The advent of REITs, it has been argued, may well change the property landscape, from one that has historically been illiquid asset, into a liquid taxefficient asset. Currently investments in REITS offer income returns at the lower end of the 6 per cent plus range offered by commercial property common investment funds. Though the F&C REIT has recently issued its latest forecasts indicating above 8 per cent annual returns for each of the next 5 years.

Income return
Also important is that commercial property has a high proportion of total return from income return: as commercial property is fundamentally an incomedriven asset class with the majority of long-term performance generated by a high and stable income stream. F&C are still focused on the income side of commercial property which it feels will make up 90 per cent of returns over the period to end 2017. An increasing and steady improvement in returns is forecast over the medium-term – although F&C recognise that forecasts are never quite as smooth as actual returns.

Guy Glover, fund manager of the F&C UK Property Fund, believes that whilst capital values are recovering he sees 80 per cent of the future returns emanating from income: “It is clear from the long term that income provides the stable and reliable return. Portfolios should seek to deliver this in the first instance, whilst acquiring properties which have capital growth potential, by first and foremost having the ability to deliver capital growth from improving the income stream.”

As part of a charity portfolio commercial property could be 10-15 per cent as the norm within a multi–asset class portfolio says Gwilliam but in some cases more than 20 per cent. Another option is to invest in common funds specifically set-up for charities that invest in commercial property and yield good returns of around 8 per cent. Another alternative is to invest in real-estate investment trusts, which, as has been suggested, can offer income returns at the lower end of that range.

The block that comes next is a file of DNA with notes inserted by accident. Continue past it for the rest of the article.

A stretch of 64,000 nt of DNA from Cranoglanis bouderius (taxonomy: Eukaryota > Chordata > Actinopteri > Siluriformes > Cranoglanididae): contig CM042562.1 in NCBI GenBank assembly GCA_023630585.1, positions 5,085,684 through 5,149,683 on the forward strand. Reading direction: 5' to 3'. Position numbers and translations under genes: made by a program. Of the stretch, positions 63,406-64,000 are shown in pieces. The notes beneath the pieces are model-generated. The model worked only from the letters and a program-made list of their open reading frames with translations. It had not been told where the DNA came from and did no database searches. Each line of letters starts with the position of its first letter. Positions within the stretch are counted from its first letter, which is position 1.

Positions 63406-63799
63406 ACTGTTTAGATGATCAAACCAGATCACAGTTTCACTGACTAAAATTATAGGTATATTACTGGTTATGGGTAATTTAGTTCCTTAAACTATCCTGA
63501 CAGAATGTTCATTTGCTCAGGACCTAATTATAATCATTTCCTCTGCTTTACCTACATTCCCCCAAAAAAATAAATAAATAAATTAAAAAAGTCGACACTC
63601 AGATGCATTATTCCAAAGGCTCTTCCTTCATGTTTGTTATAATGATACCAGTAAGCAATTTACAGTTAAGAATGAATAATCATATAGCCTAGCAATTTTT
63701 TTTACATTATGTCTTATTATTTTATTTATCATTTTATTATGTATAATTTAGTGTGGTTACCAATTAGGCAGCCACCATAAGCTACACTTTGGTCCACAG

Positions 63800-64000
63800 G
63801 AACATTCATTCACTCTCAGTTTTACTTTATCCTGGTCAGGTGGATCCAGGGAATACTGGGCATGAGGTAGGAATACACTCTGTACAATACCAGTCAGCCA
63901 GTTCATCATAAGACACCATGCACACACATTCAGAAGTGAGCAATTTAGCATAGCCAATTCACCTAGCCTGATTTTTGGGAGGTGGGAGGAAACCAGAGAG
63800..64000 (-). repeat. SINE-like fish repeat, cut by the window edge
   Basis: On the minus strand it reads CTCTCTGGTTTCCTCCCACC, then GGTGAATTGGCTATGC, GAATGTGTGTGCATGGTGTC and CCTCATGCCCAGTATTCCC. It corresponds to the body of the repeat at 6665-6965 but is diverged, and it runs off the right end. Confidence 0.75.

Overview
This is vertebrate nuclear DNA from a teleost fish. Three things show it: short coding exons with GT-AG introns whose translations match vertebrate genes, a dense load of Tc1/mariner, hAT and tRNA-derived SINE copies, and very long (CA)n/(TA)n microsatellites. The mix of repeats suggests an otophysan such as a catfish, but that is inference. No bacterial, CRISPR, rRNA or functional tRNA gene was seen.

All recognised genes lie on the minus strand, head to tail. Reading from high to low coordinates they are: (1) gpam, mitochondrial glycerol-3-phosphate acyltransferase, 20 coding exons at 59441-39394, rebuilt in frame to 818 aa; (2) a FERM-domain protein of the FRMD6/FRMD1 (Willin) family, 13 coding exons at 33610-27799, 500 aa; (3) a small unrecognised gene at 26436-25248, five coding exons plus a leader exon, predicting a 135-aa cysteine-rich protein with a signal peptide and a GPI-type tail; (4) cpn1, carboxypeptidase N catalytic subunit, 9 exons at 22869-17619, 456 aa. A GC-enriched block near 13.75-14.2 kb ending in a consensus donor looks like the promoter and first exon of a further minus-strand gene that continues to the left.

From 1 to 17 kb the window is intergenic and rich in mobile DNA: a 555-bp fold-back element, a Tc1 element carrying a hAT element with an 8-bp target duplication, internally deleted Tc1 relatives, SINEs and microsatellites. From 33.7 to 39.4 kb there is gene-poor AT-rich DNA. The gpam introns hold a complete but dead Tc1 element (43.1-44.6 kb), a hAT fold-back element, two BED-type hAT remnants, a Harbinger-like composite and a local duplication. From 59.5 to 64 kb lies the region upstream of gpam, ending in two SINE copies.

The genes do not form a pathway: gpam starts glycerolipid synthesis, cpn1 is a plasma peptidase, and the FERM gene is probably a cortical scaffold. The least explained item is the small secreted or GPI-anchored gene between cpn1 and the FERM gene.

Potential upside
“Charities should also invest in property in line with their overall approach to running the charity and its investment methodology,” observes Glover. Glover
also notes that investors looking for potential upside are focusing upon the relatively low level of the capital values of commercial property compared with the market peak and the high income yield.

They are also considering the potential upside to capital values from a rerating of commercial property and are increasingly turning their attention to property now gilts, corporate bonds and equities have all seen significant repricing. “Whilst recognising the relative position of capital values we are aware of the headwinds coming from sluggish performance of the UK economy and from abroad but are cautiously optimistic about their future direction,” notes Glover.

James Thornton, fund director and chief investment officer at Mayfair Capital, adds: “Given the uncertainty created by Federal Reserve Chairman Ben Bernanke’s comments about the impending end of QE, investors are growing apprehensive about the pricing of bonds. With growing confidence in the UK economy, commercial property is seen to be an increasingly attractive asset class for charity investors.”

Commercial property therefore continues to justify its role in a diversified investment portfolio, and investment in a commercial property fund, given the highlighted yields is an area charity investors should be looking at, particularly given the current uncertainty and volatility across other asset classes.

Andrew Holt is editor of Charity Times